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The 1989 standard ISO 3602:1989 for the “Romanization of Japanese (kana script)” of the International Organization for Standardization is based on Kunrei romanization but also allows Nippon romanization for a “stringent transliteration”. This marks a failure of the effort to establish a universally accepted international standard. A proved international de-facto standard (Hepburn) cannot simply be replaced by a newly proclaimed standard (Kunrei and Nippon) that is neither practical nor is in wide use but is merely being imposed on the international community by nationalistic Japanese interest groups. Even Japanese government agencies use Hepburn romanization within Japan and abroad. Another obstacle hampering the further spread of the ISO standard is that these two official documents are available only in English and French, and can be ordered only in printed form or as a PDF file for a price. Finally, the ISO rules are riddled with inconsistencies and do not even fulfill their purpose of making it possible to deduce the original kana spelling from the romanization. However, a revision of the standard has been announced. A version of the ISO standard in Japanese is found here ( 988 KB).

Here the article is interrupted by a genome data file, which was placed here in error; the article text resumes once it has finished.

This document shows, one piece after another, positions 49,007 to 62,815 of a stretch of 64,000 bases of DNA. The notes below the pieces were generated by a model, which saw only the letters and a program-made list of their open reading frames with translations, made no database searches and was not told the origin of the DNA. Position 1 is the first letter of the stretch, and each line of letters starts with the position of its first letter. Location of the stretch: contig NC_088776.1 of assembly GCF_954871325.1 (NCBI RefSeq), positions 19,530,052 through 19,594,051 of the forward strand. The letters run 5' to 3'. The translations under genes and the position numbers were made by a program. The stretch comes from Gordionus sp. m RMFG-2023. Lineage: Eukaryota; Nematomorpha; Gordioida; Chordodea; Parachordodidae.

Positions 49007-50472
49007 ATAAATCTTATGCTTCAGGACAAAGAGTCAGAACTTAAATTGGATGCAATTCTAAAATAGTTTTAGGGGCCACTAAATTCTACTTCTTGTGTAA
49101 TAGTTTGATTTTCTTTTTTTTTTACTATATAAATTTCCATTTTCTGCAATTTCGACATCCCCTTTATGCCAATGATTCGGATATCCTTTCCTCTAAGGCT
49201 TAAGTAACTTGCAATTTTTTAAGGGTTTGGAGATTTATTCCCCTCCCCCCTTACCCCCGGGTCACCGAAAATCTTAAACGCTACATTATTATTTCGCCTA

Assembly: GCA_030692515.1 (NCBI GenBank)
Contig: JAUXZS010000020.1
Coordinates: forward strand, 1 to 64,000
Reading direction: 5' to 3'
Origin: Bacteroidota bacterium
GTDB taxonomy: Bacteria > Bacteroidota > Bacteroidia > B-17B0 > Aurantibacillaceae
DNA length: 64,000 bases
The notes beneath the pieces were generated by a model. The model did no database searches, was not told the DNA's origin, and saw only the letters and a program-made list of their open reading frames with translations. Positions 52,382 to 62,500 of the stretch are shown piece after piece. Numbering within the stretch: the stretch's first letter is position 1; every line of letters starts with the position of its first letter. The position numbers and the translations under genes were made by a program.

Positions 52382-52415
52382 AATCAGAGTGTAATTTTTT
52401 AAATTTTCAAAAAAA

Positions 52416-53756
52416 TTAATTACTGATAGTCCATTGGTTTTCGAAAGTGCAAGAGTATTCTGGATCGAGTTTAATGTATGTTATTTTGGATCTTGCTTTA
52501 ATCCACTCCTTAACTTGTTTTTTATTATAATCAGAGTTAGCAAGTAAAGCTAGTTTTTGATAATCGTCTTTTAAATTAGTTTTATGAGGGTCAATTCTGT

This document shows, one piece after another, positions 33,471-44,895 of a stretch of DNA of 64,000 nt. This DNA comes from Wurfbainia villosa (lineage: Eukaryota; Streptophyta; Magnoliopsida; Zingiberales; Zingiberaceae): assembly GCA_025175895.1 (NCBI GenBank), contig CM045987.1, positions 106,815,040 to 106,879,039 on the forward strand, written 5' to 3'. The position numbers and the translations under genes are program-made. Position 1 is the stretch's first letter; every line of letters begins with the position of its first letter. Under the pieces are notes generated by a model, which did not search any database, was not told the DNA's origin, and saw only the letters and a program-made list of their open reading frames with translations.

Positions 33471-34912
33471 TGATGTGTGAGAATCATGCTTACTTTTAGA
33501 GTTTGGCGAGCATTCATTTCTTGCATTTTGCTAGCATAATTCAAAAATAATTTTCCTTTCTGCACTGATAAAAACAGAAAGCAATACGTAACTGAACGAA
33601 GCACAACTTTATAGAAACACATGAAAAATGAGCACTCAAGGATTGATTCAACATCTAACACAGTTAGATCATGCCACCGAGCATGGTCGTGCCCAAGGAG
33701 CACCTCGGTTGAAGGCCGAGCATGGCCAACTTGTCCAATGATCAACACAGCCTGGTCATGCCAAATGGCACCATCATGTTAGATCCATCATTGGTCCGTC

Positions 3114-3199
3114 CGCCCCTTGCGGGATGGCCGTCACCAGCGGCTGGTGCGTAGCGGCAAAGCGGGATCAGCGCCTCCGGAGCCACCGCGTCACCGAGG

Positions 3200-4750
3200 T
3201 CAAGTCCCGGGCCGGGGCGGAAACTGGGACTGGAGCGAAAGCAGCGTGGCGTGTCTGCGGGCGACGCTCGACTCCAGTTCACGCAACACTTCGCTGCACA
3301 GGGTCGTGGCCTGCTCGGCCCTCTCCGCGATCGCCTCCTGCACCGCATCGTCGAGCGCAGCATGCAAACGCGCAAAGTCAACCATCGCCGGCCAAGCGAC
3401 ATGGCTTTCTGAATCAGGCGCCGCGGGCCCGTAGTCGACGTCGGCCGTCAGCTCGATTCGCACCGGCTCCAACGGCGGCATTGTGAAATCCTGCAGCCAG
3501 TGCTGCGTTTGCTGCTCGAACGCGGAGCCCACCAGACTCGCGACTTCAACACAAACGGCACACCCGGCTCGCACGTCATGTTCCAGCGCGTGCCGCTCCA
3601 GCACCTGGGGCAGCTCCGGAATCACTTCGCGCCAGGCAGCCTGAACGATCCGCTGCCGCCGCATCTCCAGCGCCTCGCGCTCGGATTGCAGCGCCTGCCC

Yet it remains hard to understand how political interest groups in a single country, for whose people roman letters are something foreign, could impose on the people of many other countries who have grown up with roman letters, as a binding standard, a version of romanization that is impractical and foreign to their language. The absurdity of such outside interference is illustrated by imagining the United States, Australia, or Great Britain trying to prescribe for Japanese, via an ISO standard, how English words and proper names shall be transcribed in Japanese.